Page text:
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Geoff the Medio
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You might be overlooking the case where you add up two vectors (or more) and the result is a null vector.

Python exercise problem
Geoff the Medio replied to zell901's topic in General and Gameplay Programming
The yintercept is the point where the line crosses the yaxis. The yaxis is defined by x = 0, so you need to find what the value of the equation y = m*x + b is when x = 0... which is y = b. The equation y = m*x + b has four parameters in it, so if you have three of them, you can solve for the last. If you have a point on the line, you have a matched pair of y and x, and if you have the slope, you have m, so can solve for b. Generalize the method you use to solve for b, and write the function to do the equivalent. 
error C2075wont go away
Geoff the Medio replied to shadowfire36's topic in General and Gameplay Programming
Make an array big enough to hold whatever you want to push onto your stack, and keep track of where the "top" of the stack is with an array index stored in a separate variable. When pushing or popping from the stack, adjust the index appropriately. 
Variable Holding Class Instance [C++]
Geoff the Medio replied to timmeh_1250's topic in For Beginners's Forum
Quote:Original post by timmeh_1250 Basically, I want to be able to assign a room to a variable, so a variable can be used to track the current room, and additional class variables in each room can store the names of the rooms adjacent to it. I want to store the room in a variable, so that if I were to create a room ("Room home;", for example) I could store it in a variable [...] or at least store the address of the rooms as pointers... If you're happy storing the address of the rooms as pointers, why not use a pointer to room? Room* current_room = &home 
I'm testing out OpenGL shader programming, and am having trouble linking my shader program. I'm using this code: GLuint fragment_shader = glCreateShaderObjectARB(GL_FRAGMENT_SHADER_ARB); const char* shader_string = "void main() {" " gl_FragColor = vec4(0.4, 0.4, 0.8, 1.0);" "}"; glShaderSourceARB(fragment_shader, 1, &shader_string, NULL); glCompileShader(fragment_shader); GLint fragment_shader_compiled = 0; glGetObjectParameterivARB(fragment_shader, GL_OBJECT_COMPILE_STATUS_ARB, &fragment_shader_compiled); if (!fragment_shader_compiled) { boost::scoped_array<char> fragment_compile_output(new char[512]); glGetInfoLogARB(fragment_shader, 512., NULL, fragment_compile_output.get()); std::cerr << fragment_compile_output.get() << std::endl; } glAttachObjectARB(blur_program, fragment_shader); glLinkProgramARB(blur_program); GLint fragment_shader_linked = 0; glGetObjectParameterivARB(blur_program, GL_OBJECT_LINK_STATUS_ARB, &fragment_shader_linked); if (!fragment_shader_linked) { boost::scoped_array<char> fragment_link_output(new char[512]); glGetInfoLogARB(blur_program, 512, NULL, fragment_link_output.get()); std::cerr << fragment_link_output.get() << std::endl; } When I run my program, I get this output on the console: Ç─▼X¨ì☻ This seems to be coming from the linking step, as slightly modifying the shader code gets me this: ERROR: 0:1: 'q' : syntax error parse error Ç─6X¨ø☻:1: 'q' : syntax error parse error Any ideas what I'm doing wrong? I'm not sure what to search for, since I'm not getting a usable error message. Searching for the various gl commands just gives me examples on how to use them, which I'm attempting to follow.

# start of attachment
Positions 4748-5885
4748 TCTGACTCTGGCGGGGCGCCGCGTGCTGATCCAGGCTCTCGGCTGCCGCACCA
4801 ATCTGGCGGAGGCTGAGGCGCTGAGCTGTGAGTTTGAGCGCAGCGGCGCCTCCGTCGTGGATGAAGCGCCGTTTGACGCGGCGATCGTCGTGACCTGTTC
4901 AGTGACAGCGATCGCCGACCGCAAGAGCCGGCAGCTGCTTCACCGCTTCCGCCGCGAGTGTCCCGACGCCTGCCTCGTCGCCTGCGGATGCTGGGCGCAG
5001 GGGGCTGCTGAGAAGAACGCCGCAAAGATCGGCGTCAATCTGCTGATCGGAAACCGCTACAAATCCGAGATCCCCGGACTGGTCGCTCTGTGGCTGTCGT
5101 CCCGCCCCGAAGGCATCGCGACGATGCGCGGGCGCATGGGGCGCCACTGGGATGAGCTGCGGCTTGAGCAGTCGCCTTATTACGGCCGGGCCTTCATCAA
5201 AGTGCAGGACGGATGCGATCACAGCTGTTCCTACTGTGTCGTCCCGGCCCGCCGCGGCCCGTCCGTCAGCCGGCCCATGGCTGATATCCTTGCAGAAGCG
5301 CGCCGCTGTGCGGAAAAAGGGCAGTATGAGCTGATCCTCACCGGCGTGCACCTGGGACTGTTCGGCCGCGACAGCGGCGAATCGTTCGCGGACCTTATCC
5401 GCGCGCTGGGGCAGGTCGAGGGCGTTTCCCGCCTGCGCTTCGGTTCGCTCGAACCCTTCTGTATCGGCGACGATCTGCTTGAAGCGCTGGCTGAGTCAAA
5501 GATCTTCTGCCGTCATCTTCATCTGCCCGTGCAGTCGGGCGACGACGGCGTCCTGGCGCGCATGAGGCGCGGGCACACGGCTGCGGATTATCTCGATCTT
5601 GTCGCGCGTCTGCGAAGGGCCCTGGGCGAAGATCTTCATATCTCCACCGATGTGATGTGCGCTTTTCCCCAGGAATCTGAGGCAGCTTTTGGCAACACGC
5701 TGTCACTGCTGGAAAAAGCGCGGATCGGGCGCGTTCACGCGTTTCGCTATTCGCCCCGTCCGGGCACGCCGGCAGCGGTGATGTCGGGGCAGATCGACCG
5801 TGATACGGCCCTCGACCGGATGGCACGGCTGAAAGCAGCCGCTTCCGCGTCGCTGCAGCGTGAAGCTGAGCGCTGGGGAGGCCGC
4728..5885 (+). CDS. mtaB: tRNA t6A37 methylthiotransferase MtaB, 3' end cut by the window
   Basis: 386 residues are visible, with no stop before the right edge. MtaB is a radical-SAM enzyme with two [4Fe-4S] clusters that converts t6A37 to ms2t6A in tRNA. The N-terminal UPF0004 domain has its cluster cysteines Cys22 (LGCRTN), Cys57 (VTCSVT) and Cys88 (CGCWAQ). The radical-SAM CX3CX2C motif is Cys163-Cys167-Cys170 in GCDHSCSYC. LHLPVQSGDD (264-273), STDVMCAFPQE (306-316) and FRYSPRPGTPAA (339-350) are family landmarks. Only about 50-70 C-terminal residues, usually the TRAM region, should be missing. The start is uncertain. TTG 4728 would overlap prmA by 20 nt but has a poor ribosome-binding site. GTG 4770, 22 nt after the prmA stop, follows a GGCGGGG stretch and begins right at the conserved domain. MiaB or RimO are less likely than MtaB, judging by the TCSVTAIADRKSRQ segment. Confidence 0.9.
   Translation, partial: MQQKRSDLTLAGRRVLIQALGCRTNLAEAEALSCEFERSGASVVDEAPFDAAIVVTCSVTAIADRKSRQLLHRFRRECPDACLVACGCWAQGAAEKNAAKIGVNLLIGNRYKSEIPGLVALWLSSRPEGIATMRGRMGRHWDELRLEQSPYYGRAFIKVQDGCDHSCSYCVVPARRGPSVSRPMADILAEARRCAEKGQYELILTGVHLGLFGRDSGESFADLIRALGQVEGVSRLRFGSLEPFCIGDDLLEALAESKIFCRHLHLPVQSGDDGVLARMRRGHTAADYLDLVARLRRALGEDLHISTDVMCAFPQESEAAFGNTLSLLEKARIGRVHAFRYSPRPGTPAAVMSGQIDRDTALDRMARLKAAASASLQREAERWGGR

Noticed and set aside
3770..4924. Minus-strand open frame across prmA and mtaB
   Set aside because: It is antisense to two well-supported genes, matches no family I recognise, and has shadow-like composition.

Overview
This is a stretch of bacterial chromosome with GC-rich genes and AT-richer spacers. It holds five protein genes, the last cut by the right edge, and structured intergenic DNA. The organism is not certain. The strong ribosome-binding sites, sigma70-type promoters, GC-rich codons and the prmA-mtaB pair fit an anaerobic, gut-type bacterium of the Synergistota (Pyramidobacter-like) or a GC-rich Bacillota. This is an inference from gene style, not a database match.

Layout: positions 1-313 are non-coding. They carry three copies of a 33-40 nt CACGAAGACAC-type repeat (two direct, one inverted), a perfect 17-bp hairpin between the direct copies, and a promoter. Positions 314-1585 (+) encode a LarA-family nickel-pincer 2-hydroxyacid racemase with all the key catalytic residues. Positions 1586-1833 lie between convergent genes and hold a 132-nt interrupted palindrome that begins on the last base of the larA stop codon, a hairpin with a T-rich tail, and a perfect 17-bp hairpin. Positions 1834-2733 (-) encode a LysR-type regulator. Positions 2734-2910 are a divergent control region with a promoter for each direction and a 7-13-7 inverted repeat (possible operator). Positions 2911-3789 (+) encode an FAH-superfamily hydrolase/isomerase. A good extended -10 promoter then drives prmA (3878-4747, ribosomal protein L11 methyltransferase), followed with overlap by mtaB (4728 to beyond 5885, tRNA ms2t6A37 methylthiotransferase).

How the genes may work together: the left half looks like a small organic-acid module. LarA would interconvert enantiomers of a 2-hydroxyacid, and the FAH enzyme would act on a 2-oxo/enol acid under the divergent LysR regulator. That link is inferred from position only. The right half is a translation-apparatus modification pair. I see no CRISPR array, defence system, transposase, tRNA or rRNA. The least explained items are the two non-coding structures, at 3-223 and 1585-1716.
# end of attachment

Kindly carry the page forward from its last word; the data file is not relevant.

One pass that does twice the work per piece of data isn't much better than two passes that do half the work, is it? However, if you have a large list of data that's randomly distributed, so that there is no tendency for high or low values to appear at the start more so than later, or values closer or further from the average to appear at the start, you could estimate the standard deviation using the usual or "singlepass" calculation, but only using part of the data. Using more data gives a better estimate, but the improvement for each additional sample decreases as the number of samples increases.